4. Neem Oil

Neem oil is a very effective insecticide and has the benefit of being safe for humans and pets. Studies have been performed using this oil to control fire ants in Texas, indicating neem effectively reduced the number of fire ant hills in a specific geographical area. This oil works as a suffocating insecticide, which means it must come in contact with the insects to kill them.

The materials needed to make a neem-oil spray include a natural soap product (either castile soap or a coconut-based soap), neem oil, water, and a spray bottle.

  1. Add 1 ¼ cups of water to the spray bottle.
  2. Add 1 tablespoon of natural soap.
  3. Add 1 tablespoon of neem oil.
  4. Swirl contents to combine—do not shake the bottle to avoid foaming the soap ingredient.

Neem oil is effective for all ant species and can be found in most hardware stores for $20–$25 for 16 fluid ounces. This oil may also be purchased through online vendors.

5. Boiling Water

While the ants inside the house are the ones causing problems, they often originate from an ant colony in the garden bed near the house foundation.

Check planters and yard areas near the house—once a colony is located, pouring boiling water into the colony will effectively kill the ants that are entering your house. This method is effective for all types of ants.

Lemon eucalyptus oil is from the Australian tree Corymbia citriodora.

Lemon eucalyptus oil is from the Australian tree Corymbia citriodora.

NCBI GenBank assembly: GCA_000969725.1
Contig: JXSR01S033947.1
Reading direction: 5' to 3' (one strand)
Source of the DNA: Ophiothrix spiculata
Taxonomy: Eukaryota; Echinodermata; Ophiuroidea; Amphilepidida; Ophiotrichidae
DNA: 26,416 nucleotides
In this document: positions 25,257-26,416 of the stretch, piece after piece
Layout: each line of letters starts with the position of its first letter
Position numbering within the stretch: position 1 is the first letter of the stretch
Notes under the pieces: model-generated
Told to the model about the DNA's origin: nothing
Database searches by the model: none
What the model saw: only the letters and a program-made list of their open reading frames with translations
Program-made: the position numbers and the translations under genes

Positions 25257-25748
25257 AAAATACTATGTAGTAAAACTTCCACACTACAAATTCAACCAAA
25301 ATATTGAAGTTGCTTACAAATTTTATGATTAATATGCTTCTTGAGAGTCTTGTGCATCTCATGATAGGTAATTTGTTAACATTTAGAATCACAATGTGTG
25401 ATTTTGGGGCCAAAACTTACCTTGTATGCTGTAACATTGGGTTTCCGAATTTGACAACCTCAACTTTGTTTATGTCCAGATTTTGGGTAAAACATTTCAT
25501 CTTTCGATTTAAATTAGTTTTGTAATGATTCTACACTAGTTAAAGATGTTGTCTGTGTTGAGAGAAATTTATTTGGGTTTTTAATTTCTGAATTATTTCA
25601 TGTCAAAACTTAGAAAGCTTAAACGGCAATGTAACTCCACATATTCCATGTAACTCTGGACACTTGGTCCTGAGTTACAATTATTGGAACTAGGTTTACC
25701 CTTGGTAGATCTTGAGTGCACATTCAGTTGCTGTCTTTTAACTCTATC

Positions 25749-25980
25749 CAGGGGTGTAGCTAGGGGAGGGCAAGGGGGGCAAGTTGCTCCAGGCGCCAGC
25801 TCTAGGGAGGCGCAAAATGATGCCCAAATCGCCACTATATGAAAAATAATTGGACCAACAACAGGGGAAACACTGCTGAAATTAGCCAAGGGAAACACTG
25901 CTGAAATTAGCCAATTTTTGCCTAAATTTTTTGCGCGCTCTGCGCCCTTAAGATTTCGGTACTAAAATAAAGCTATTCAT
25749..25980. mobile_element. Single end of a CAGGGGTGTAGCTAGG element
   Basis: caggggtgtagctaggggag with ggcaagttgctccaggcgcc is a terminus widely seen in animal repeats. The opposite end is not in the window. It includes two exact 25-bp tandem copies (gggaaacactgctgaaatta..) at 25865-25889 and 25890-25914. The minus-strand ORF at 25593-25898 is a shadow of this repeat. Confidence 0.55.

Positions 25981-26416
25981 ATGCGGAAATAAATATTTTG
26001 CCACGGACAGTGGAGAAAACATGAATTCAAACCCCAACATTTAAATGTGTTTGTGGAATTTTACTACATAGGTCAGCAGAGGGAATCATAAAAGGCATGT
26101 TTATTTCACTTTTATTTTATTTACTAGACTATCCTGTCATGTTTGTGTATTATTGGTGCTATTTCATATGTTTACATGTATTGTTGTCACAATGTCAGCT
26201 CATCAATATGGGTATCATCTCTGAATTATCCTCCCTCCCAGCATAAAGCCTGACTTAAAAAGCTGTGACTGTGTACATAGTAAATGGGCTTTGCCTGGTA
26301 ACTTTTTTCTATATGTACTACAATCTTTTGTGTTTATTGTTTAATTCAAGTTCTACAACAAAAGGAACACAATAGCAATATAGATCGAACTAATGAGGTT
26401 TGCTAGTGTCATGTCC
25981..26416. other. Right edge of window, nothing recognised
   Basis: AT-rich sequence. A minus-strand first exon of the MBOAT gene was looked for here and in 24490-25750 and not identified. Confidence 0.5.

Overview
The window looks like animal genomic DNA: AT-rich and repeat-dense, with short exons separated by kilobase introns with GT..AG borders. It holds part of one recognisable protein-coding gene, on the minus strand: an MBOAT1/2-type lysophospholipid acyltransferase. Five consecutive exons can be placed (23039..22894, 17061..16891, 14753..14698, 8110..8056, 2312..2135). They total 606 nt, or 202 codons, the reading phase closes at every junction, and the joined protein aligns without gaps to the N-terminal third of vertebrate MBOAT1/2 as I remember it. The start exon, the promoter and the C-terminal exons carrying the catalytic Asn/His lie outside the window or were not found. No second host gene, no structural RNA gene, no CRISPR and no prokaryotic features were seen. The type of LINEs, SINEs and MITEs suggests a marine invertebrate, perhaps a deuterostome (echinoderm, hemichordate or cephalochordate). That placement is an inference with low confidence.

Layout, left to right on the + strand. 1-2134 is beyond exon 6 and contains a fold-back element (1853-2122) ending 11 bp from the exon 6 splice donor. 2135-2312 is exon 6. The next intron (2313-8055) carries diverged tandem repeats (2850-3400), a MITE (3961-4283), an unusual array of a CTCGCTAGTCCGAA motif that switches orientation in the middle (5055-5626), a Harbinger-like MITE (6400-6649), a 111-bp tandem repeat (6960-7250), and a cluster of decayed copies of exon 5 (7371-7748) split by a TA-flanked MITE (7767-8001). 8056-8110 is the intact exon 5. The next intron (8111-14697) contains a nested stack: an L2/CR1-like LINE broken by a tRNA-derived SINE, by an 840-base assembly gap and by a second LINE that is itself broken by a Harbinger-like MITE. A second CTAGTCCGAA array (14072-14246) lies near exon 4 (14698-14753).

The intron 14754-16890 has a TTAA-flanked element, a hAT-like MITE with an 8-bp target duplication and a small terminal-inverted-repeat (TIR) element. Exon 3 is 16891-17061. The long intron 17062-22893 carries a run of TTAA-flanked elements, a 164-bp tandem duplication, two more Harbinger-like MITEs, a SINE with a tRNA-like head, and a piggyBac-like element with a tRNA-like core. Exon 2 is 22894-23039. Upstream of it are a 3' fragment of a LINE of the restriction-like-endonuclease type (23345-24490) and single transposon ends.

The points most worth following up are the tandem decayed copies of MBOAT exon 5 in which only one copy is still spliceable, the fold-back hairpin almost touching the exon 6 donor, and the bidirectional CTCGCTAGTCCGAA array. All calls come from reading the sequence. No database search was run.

6. Lemon Eucalyptus

This essential oil is obtained from an Australian tree and is not related to citrus in any way. One of the few essential oils safe for use around pets, it can be used undiluted on a saturated cotton ball as an ant deterrent. This method will repel all ants when the oil is rubbed on baseboards or other locations ants enter the house.

Do not confuse Lemon Eucalyptus oil with Eucalyptus oil, as Eucalyptus oil is toxic to cats.

7. Soapy Water

Fill a spray bottle with 2 parts water to 1 part castile or coconut-oil soap. If sprayed directly on the ants, the soap disrupts the surface tension of the water, causing ants to drown and allowing water to enter the ants’ spiracles. Spiracles are tubes that form the respiratory system of the ant, and once blocked, the ant will suffocate and die.

Soapy water will also remove all pheromone traces to prevent new ants from following the trail. This method is effective on all types of ants.

8. Diatomaceous Earth

Diatomaceous earth (DE) is the fossilized remains of microscopic creatures called diatoms. This product comes in two forms, an insecticide form and a food-grade form. For use around children and pets, purchase the food-grade DE.

This is a very effective pesticide, which works by cutting the ants’ exoskeletons. Once the exoskeleton is pierced, the ants dehydrate and die. Sprinkle pure food-grade DE around ant hills and areas they are found inside the house to eliminate the colonies.

Cayenne pepper does not kill ants, but it works as a powerful deterrent.

Cayenne pepper does not kill ants, but it works as a powerful deterrent.

9. Cayenne Pepper

Cayenne pepper does not kill ants, but it is a good repellent. Ants don’t like the smell of pepper and will avoid it. Place cayenne pepper around areas where you notice ants to discourage them from entering your home.